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Electricity History

Electricity has expanded in use far beyond its original discovery

People in many parts of the world are surrounded by gadgets, appliances, and machines run by electricity and just about every place where we live or work as well as places of entertainment, both indoors and outdoors, we can see electricity in action.

Almost every aspect of human activities seems to depend on electricity for existence.

The Latin word, electrum, means to "produce from amber by friction"; so, we get our English word electricity from Greek and Latin words that were both about amber.

Electricity came from an ancient Greek word that means "produced by amber" and that Greek word was in existence many centuries before electricity was actually developed by humans.

Why did the discoverers of electricity choose such an old word for something so new? Amber came from tree resin that hardened over centuries and when it was rubbed, amber produced static electricity and attracted light objects.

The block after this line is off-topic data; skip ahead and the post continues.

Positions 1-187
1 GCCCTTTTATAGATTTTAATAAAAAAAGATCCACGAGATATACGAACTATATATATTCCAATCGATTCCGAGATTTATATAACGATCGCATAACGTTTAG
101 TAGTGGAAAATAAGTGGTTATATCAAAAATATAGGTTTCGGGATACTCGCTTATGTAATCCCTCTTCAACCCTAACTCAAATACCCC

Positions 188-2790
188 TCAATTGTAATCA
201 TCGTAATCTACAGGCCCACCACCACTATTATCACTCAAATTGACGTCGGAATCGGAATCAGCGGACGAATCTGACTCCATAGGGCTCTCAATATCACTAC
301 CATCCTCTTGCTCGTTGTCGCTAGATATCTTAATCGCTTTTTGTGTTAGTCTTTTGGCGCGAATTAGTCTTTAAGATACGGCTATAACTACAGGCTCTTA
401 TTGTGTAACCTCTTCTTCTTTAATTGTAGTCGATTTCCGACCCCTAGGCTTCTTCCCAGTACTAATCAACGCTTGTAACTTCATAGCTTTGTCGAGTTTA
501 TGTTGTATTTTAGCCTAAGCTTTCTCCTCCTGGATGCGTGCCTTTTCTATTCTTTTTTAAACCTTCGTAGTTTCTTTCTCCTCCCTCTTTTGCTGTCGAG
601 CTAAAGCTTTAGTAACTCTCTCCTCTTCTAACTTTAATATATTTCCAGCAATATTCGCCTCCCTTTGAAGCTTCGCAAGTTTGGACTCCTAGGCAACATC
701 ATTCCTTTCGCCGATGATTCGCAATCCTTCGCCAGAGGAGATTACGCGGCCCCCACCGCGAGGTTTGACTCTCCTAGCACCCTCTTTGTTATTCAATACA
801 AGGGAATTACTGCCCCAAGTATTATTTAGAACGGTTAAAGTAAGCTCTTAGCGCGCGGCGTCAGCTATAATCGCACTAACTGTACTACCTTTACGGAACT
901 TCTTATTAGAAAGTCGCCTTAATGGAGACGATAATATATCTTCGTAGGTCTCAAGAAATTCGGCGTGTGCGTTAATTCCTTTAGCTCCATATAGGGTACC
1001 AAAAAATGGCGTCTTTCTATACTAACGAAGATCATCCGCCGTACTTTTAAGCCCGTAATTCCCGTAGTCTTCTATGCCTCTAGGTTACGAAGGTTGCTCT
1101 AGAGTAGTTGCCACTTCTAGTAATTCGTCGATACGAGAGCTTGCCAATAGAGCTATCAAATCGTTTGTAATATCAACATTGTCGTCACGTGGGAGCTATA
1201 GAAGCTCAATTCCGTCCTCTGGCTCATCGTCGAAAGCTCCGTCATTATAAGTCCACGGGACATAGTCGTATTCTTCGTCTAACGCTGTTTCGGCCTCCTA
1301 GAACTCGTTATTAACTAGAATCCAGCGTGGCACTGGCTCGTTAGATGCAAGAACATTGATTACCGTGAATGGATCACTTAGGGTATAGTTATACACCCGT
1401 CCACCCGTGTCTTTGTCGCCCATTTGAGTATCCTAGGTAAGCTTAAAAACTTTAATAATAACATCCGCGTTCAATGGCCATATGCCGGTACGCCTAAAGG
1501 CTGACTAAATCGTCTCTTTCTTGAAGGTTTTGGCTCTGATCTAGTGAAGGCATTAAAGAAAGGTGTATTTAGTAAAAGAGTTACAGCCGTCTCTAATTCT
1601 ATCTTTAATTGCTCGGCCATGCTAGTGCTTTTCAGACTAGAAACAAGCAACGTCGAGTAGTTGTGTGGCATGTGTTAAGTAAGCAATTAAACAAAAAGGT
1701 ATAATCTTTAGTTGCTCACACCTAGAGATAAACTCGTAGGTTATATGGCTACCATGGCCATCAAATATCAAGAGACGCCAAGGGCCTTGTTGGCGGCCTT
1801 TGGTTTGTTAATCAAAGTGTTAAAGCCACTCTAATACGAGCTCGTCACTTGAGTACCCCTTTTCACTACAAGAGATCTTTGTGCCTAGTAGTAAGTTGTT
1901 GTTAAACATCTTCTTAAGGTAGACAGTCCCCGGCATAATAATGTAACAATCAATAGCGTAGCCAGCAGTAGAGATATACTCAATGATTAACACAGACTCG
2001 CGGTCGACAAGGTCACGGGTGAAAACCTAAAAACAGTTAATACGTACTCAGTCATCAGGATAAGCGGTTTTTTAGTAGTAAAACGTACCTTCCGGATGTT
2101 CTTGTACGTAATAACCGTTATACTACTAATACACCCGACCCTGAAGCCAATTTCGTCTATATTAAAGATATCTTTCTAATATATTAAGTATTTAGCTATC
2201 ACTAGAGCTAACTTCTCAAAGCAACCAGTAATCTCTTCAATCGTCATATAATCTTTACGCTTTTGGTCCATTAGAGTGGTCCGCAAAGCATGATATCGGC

Amber is a golden brown "stone" that sparkles orange and yellow in sunlight and it is actually fossilized tree sap!

Millions of years ago insects got stuck in the tree sap and those small insects which had bitten the dinosaurs are now fossilized in the amber.

The ancient Greeks observed this characteristic of amber and had a word for it, without knowing what caused it; that is, elektron which became our word, "electricity".

The current term for "electricity" is derived from the word electrica, first used by William Gilbert (1544-1603) in his epoch-making treatise De magnete, magneticisque corporibus, et de magno magnete tellure, published in 1600, to denote substances which possess a similar property to amber = electrum referring to attracting light objects when rubbed.

Benjamin Franklin introduced the concept of "positive electricity" and "negative electricity", and in 1752, he showed that lightning and electricity were the same components.

In the 19th century, a great number of industrial applications were introduced, based on magnetic, chemical, thermal, optical, and other properties of electricity.

As a consequence of electricity and electronics, the world has become a "global village" where anything happening in the remotest part of the world can be known to the whole world instantly, and people from all areas of the earth can interact and discuss matters of common interest in "real time".

—Compiled from various sources as seen in this
Electronic Bibliography page.
This entry is located in the following unit: electro-, electr-, electri- (page 22)